It is not just that Obama surrogate Rep. George Miller denounced the Clinton campaign for bringing up Wright when talking to superdelegates as trying to "work the low road." You expect that from a campaign. Or that Andrew Sullivan called Hillary's commenting on Wright "a new low." You expect that from Andrew Sullivan.
But from the mainstream media? As National Review's Byron York has pointed out, when Clinton supporter Lanny Davis said on CNN that it is "legitimate" for her to have remarked "that she personally would not put up with somebody who says that 9/11 are chickens who come home to roost" or the kind of "generic comments (Wright) made about white America," Anderson Cooper, the show's host and alleged moderator, interjected that since "we all know what the (Wright) comments were," he found it "amazing" and "funny" that Davis should "feel the need to repeat them over and over again."
Davis protested, "It's appropriate." Time magazine's Joe Klein promptly smacked Davis down with "Lanny, Lanny, you're spreading the -- you're spreading the poison right now," and then suggested that an "honorable person" would "stay away from this stuff."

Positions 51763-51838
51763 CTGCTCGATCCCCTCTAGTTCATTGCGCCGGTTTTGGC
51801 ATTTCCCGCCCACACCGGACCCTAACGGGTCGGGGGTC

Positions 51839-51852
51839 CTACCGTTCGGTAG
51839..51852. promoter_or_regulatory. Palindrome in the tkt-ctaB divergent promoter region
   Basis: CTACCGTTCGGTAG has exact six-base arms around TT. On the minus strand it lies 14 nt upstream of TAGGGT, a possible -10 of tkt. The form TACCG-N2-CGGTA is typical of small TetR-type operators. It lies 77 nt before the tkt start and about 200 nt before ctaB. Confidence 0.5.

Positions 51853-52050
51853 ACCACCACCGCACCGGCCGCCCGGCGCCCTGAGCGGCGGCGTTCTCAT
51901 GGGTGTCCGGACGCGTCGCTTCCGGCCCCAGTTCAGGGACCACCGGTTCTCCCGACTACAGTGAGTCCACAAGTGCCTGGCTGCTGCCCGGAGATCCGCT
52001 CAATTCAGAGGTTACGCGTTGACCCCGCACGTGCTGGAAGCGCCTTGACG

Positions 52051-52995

Amazing. We've gone beyond moral equivalence to moral inversion. It is now dishonorable to even make note of Wright's bigotry and ask how any man -- let alone a man on the threshold of the presidency -- could associate himself for 20 years with the purveyor of such hate.
Watching such a display, you get a full appreciation of Hillary's challenge. The mainstream media are back in the tank. The "Saturday Night Live" skits parodying media obsequiousness toward Obama, followed closely by the revelation of the Wright tapes, temporarily forced the media to subject Obama to normal scrutiny. But after the "speech" and Tuzla, they have reverted to form as protectors of the myth of Obama.
The hagiographic treatment of a newly emerged Democratic leader is a recurring theme in American journalism. At the dawning of the age of Clinton 15 years ago, the cover of The New York Times Magazine featured a woman dressed entirely in white. The heading read: "Hillary Rodham Clinton and the Politics of Virtue."
Inside, under the title "Saint Hillary," the late Michael Kelly wrote a brilliantly detached, coolly ironic deconstruction of his celestial subject. Saint Obama awaits his Michael Kelly.
Charles Krauthammer is a 1987 Pulitzer Prize winner, 1984 National Magazine Award winner, and a columnist for The Washington Post since 1985.
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